Shamsud-Din, a painter and muralist who was born in 1940 and has lived in Portland most of his life, is a lion of the local arts scene, and has been vividly recording everyday Black life in the city for half a century. The portraiture exhibit was assembled by artist Storm Tharp and museum curator Grace Kook-Anderson, who ranged through the museum’s collections and pulled together a vibrant sampling of images whose unifying theme is the human face and figure. Both shows opened in November 2019, remained through the pandemic shutdown and reopening, and are finally making way for new exhibits.
Oregon Legislature’s Cultural Caucus grows
For the first time in its long history, the Oregon Legislature this year established a Cultural Caucus of members from both the House and Senate with a declared interest in advocating for arts and cultural organizations and measures in the state budgeting process. ArtsWatch has written a pair of stories about the new caucus: A legislative caucus for the arts and Artists and politicians get down and party.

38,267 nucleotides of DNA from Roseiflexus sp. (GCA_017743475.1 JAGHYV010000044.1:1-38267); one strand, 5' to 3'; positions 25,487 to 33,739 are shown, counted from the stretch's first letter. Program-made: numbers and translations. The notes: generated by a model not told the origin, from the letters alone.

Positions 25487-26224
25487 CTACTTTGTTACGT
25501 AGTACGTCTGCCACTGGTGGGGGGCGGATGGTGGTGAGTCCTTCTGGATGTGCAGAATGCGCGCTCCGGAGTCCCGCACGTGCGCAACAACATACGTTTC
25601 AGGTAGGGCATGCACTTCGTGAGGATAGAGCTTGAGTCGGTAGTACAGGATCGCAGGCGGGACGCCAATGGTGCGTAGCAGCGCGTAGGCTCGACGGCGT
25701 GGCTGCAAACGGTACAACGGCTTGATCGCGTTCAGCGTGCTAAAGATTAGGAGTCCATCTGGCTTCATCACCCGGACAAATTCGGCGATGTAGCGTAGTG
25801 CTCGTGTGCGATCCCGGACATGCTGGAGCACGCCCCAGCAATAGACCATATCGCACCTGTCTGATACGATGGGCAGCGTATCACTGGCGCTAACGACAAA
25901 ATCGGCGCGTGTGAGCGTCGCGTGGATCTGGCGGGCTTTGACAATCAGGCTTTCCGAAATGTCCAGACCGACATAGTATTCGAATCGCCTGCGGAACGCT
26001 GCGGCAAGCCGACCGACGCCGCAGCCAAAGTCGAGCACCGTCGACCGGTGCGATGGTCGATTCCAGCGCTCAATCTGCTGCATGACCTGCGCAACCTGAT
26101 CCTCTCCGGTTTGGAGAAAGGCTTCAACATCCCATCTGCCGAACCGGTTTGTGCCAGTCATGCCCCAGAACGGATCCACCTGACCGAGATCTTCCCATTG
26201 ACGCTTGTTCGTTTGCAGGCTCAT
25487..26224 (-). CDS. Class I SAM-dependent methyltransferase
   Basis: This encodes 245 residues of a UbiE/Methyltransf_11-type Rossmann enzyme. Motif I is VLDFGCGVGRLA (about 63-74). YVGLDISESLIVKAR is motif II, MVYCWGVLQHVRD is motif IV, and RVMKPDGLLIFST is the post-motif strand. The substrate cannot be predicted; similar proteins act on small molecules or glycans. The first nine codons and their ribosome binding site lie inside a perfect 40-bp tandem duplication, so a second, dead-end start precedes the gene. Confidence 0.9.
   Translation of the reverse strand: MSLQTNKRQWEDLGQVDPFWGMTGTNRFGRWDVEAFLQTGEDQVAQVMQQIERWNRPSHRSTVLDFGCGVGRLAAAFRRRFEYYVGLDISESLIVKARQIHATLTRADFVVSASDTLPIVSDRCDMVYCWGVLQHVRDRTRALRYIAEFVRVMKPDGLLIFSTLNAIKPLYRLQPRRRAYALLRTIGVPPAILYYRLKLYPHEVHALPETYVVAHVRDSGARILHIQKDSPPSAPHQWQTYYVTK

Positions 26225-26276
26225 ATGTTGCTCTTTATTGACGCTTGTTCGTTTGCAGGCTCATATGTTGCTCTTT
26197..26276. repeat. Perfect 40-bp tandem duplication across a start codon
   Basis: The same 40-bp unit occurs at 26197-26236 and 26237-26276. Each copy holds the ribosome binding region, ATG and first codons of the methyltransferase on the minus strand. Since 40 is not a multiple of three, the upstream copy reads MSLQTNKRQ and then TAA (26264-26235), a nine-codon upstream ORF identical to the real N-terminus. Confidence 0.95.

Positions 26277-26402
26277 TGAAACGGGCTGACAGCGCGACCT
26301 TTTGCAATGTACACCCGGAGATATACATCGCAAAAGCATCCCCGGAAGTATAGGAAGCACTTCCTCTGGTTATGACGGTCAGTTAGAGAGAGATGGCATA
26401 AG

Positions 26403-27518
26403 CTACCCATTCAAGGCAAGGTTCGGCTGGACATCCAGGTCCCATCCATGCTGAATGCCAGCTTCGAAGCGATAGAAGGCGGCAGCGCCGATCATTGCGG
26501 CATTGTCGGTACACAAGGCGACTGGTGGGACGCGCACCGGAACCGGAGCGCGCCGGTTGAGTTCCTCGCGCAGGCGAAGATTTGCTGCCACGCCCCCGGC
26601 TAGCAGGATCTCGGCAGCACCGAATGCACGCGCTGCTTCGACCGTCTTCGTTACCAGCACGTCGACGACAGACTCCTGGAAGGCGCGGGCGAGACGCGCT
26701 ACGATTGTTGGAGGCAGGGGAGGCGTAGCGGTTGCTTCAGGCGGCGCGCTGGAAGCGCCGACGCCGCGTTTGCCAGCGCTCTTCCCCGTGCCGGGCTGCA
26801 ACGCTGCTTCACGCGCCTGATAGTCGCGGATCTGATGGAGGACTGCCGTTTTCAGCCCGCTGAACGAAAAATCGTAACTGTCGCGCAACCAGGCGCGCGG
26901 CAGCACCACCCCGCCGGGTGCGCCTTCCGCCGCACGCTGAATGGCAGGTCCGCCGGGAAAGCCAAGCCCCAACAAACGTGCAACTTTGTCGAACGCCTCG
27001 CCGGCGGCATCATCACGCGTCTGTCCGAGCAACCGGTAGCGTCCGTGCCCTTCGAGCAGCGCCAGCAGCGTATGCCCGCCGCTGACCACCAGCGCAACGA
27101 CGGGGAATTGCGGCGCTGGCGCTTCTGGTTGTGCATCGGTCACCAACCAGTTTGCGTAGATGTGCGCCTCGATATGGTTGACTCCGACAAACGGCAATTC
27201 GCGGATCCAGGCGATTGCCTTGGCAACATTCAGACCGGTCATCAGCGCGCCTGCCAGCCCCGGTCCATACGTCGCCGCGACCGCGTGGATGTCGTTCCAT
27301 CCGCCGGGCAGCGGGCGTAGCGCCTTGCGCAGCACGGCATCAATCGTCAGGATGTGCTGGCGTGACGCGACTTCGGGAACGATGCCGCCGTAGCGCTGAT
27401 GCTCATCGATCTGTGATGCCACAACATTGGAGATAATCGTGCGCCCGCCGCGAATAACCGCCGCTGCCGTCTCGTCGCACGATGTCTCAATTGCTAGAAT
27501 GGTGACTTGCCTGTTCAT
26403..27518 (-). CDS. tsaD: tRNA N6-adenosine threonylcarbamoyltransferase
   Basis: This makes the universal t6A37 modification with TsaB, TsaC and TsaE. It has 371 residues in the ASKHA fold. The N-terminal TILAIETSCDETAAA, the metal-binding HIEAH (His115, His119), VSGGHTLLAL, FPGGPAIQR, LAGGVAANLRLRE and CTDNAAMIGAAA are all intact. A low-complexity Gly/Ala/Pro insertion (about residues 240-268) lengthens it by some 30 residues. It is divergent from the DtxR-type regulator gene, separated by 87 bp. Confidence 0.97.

Since it was formed in early February the caucus has picked up considerable support. Its original nine members included Rep. Rob Nosse (D-Portland), Sen. Dick Anderson (R-Lincoln City), Rep. Janelle Bynum (D-Clackamas), Rep. Maxine Dexter (D-Portland), Rep. David Gomberg (D-Otis), Sen. Bill Hansell (R-Athena), Rep. John Lively (D-Springfield), Rep. Pam Marsh (D-Ashland), and Sen. Deb Patterson (D-Salem).
Four more members of the House soon joined them: Rep. Dacia Grayber (D-Tigard), Rep. Annette Hartman (D-Gladstone), Rep. Lisa Reynolds (D-Northeast Washington County), and Rep. Ricki Ruiz (D-Gresham).